Henrico County Apple iBook plan in jeopardy?

“The degree that the [Henrico County Apple iBook plan] has positively affected student education has yet to be determined. About $27.9 million has been spent on the laptops in the past four years,” Olympia Meola reports for The Richmond Tmes-Dispatch. “Internet filtering became a controversial element of the program several years ago when students were caught downloading pornography at school.”

“‘We’ve been using the best piece of software we can find,’ said Dave Myers, the county’s assistant superintendent for finance. Bidders are being asked to supply larger bandwidth to the laptops’ wireless card so the county could grant teachers the option to view all students’ computer screens electronically. School officials are also considering a filter system that works when students leave school, said Lloyd Brown, Henrico’s assistant director of technology and information services,” Meola reports.

“[Parent Steven Bass] and other parents see the omission of specific filtering requirements as a sign that school officials are trying to steer the contract to Apple, the current provider. Bass suggests that the request should be retracted and redesigned to seem less Apple-specific,” Meola reports. “‘It’s a very slanted proposal,’ Bass said. If school officials would like to go with Apple again, Bass thinks they should demand that Apple come up with the solutions. That’s not the case, county officials maintain. Brown denied any attempt to again sole-source the contract to Apple. Superintendent Fred Morton IV has repeatedly said the same. In fact, the county recently tweaked a hardware requirement in their request that made it easier for more laptop manufacturers to bid. ‘Whoever comes out with the best response will win the [contract],’ Brown said.”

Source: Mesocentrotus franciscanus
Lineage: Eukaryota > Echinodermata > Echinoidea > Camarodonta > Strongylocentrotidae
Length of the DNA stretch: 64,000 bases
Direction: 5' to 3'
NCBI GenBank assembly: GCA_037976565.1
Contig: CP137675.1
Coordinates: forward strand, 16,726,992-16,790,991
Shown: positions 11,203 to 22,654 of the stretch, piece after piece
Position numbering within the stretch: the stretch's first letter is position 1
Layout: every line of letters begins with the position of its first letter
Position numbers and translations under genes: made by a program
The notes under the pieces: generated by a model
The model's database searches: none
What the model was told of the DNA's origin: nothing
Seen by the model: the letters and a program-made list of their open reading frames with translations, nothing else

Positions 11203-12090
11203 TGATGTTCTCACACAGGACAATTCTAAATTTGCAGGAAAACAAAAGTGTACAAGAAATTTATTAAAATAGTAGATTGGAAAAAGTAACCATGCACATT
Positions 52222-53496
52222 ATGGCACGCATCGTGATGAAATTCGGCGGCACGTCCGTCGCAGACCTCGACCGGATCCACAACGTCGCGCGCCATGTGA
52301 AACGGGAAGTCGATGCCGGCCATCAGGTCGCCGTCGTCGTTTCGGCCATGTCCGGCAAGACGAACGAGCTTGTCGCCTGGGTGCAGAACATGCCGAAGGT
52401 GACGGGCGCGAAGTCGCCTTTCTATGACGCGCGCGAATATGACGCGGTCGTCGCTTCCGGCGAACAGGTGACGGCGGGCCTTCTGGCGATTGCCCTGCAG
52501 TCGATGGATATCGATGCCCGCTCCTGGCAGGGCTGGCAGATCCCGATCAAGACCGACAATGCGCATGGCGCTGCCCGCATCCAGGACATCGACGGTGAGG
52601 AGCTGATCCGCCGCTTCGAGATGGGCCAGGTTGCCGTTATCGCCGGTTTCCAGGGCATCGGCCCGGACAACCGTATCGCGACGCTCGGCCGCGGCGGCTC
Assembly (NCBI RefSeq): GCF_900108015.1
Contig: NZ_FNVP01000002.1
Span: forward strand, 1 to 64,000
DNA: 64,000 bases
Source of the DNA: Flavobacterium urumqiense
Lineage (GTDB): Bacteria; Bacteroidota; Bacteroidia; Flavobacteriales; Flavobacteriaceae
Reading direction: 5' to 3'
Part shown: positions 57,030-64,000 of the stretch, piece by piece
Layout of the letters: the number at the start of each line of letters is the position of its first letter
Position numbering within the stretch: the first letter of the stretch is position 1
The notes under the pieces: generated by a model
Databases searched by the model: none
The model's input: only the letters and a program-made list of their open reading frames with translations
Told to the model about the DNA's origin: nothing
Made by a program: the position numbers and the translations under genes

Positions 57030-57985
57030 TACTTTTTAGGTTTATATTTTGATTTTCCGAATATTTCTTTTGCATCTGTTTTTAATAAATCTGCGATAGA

Full article here.

MacDailyNews Take: We hope officials take the total cost of ownership into account when reviewing the contracts and don’t act like Joe Six Pack at the local Wal-Mart and shortsightedly fixate on the sticker price alone. Besides, to go backwards from Mac OS X to Windows XP would be cruel and unusual punishment for Henrico students and teachers. Here are just a handful of articles (we have many more) that Henrico officials should keep in mind when making their decision:

Cybersecurity advisor Clarke questions why anybody would buy from Microsoft – February 18, 2005
Security expert: Don’t use Microsoft Windows, Office, Outlook, Internet Explorer – December 09, 2004
Cyber-security adviser uses Apple Macintosh to avoid Windows’ security woes – September 27, 2004
Information Security Investigator says switch from Windows to Mac OS X for security – September 24, 2004
Windows XP Service Pack 2 causing major headaches on college campuses – August 24, 2004
Scientists use Mac OS X for better performance, security – February 12, 2004
Pennsylvania school district’s PCs infected with virus; their Macs unaffected – October 01, 2003
Single Mac keeps company running while Windows machines fail due to Blaster worm – August 13, 2003

Related MacDailyNews articles:
Survey shows support for Henrico iBook program with ‘lukewarm support’ for Apple’s Mac OS X – March 07, 2005
Henrico poll finds students are using iBooks successfully – February 11, 2005
Henrico iBooks raise concerns among some parents – May 28, 2004
Henrico high school laptop program to continue, but will it still feature Apple Macs? – February 24, 2005